I've only been living aboard and on a sailboat for a handful of months. But one keen observation I've made is that folks in both the "real world" and in online forums can be pretty fairly judged by how they treat newbies. And even it it isn't fair, I'm judging them, period. Strangers have welcomed me into their lives and onto their boats, generously shared their tips and tricks. Many of my newfound liveaboard friends will be dear friends for life, I have no doubt. But if you treat "newbies" like the dirt you so despise, if your immediate reaction to their dreams of being on the sea is to look down your nose and say "you really need to take sailing lessons," you won't be getting any rum shots on my boat, but I might make you walk the plank. Everyone was a newbie at some point. Just because someone has been doing something for twenty or forty years doesn't mean they haven't been doing it wrong. Just because I'm a newbie doesn't mean I don't actually know more or have a better way of doing something.
Not too long ago I "killed" my profiles on Cruisers Forum, SailNet, and SailBoatOwners.com. I grudgingly revived the ones on CF and SN and do have some good friends there. I've had many blog readers come from those forums and I deeply appreciate the positive feedback on my blog that I've received from those folks. The forums have some useful information and some good people, but are often overwhelmed by self-righteous schmucks who spend so much time online it's hard to imagine they ever get their boats out on the water. They are snarky and unhelpful and clearly legends in their own minds. It is simpler for me to walk down the street to Davis' Pub, full of sailors, power boaters, liveaboards, and boat mechanics. I can achieve the same effect as posting a question in a forum by working my way down the bar asking for suggestions on my current project or challenge. There, I can tell if someone is an idiot, a jerk, wise, helpful, or too drunk to be handing out advice. The good folks generously share their experiences, both failures and successes. Rather than paranoid cautions of how ignorant you are and how dangerous the sea is, they readily admit that no one ever masters sailing and that if someone claims to they are full of shit. The good folks realize that plenty of folks teach themselves, no boat is ever ready, and sailors less experienced and with fewer wits about them have circumnavigated and lived to tell about it. It just isn't rocket science.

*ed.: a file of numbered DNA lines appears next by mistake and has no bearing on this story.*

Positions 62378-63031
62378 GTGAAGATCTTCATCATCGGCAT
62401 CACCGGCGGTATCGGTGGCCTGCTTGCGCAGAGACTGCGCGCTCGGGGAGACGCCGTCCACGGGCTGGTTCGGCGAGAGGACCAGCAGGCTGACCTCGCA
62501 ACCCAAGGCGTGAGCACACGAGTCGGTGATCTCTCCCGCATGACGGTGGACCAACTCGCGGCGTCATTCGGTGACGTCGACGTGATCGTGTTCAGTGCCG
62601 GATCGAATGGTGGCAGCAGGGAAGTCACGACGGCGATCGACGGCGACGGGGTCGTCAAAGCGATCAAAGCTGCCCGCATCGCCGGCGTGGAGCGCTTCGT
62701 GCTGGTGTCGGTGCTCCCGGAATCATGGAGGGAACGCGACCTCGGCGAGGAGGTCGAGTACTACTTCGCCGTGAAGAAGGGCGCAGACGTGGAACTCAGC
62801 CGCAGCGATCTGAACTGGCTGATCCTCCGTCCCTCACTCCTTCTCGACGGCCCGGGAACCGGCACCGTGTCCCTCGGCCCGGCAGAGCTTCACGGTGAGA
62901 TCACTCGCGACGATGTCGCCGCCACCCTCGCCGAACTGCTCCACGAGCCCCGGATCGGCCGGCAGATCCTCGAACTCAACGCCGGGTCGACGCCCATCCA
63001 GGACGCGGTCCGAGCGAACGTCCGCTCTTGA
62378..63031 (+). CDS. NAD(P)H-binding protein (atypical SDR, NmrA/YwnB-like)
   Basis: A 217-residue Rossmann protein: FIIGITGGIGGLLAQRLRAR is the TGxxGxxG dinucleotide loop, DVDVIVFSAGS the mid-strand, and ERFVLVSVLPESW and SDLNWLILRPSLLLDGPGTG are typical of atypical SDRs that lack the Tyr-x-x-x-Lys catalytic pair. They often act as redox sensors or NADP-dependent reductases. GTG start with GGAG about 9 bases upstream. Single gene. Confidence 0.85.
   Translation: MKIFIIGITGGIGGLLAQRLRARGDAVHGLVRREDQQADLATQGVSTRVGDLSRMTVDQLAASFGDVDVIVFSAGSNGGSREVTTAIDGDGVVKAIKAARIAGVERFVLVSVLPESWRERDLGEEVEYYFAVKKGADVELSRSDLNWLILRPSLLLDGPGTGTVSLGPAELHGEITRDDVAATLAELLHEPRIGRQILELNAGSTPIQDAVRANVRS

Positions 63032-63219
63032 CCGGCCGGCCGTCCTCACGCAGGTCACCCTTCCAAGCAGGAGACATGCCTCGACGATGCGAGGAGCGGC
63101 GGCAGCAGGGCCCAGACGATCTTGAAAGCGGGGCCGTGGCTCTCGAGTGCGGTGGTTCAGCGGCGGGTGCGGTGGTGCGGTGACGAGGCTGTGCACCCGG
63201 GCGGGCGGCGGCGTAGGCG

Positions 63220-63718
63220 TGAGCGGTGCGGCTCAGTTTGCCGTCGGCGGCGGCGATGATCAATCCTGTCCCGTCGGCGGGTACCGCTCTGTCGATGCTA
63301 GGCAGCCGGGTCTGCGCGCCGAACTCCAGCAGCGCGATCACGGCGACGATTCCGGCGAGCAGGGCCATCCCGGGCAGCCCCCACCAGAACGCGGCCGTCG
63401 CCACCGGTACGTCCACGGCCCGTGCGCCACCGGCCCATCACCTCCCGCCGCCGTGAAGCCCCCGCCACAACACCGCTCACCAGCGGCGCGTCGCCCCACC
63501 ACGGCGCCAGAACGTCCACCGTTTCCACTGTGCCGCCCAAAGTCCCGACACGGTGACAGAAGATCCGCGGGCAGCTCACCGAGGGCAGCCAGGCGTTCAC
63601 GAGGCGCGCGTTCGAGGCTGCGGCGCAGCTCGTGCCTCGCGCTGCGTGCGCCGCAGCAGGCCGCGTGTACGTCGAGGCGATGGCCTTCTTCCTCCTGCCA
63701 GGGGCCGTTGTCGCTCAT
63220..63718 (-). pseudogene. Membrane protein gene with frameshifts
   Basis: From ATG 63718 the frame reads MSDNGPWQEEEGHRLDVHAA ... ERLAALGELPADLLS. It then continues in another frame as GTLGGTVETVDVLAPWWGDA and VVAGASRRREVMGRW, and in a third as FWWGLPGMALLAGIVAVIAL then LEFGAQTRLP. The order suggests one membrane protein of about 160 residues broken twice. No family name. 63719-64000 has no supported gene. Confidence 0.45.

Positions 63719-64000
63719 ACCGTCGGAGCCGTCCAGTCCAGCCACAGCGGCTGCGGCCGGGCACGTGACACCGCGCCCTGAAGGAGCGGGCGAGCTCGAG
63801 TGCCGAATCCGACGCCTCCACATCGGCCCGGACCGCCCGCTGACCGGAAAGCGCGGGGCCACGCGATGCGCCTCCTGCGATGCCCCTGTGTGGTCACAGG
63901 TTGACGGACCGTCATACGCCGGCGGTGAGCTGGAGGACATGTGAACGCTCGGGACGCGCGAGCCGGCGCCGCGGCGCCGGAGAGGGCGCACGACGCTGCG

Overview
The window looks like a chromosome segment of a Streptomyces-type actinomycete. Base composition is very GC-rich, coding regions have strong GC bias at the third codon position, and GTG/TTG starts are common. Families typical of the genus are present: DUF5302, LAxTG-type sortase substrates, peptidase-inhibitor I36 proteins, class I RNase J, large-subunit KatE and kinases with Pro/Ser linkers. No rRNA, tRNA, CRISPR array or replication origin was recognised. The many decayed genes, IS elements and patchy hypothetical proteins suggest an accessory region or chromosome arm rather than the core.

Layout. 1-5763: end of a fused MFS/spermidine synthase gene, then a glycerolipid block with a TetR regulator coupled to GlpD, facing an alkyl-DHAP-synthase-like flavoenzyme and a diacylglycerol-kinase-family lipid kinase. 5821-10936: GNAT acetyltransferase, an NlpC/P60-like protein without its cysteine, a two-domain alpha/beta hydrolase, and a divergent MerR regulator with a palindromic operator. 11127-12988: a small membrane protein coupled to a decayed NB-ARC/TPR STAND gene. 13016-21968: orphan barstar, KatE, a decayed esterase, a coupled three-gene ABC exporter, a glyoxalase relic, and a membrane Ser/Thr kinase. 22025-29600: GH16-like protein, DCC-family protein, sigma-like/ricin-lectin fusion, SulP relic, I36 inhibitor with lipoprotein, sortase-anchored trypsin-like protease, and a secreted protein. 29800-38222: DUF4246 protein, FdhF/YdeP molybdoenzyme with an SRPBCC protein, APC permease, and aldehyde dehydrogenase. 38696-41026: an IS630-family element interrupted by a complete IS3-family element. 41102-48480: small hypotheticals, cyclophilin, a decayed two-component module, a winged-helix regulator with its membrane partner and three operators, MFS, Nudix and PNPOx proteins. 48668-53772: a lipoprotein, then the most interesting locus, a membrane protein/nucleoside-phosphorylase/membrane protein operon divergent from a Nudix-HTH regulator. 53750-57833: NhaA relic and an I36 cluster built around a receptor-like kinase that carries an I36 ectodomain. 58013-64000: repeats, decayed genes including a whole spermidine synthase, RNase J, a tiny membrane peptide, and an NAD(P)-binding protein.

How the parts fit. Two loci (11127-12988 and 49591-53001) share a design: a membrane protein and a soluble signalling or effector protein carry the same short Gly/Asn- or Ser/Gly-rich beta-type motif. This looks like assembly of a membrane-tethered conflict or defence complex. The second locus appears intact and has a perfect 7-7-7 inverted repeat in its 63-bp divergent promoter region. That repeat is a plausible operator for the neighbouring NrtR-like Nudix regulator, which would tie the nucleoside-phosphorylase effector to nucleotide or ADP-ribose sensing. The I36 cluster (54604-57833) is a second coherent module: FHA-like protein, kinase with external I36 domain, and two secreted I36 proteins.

My advice to the newbies out there: buy some books; study up; use your noodle; use some common sense. Even if you're a newbie, you know more than a lot of self-appointed experts online and you bring your own unique experience, skills, and perspective. A little fresh air blowing through the sailing forums might do them good, but I'm too busy living my life. I do check the forums again, and try to post helpful comments where I have something to contribute. I'd like to bitch-slap some of the snarks, but they just aren't worth the drama. I already know of several sailors I'm likely to run across as I cruise but whom I wouldn't be willing to break bread with or invite for sundowners. The sea is a very dangerous place and I've seen from years of boating in Miami how quickly weather can turn, how quickly people can lose their lives. That is why I think having good "boating karma" is especially important. When I have the choice to lend a hand or to cut someone down, I'd rather be helpful than hurtful, and hopefully when my boat is being tossed about on a turbulent sea, Poseidon will show me the same kindness.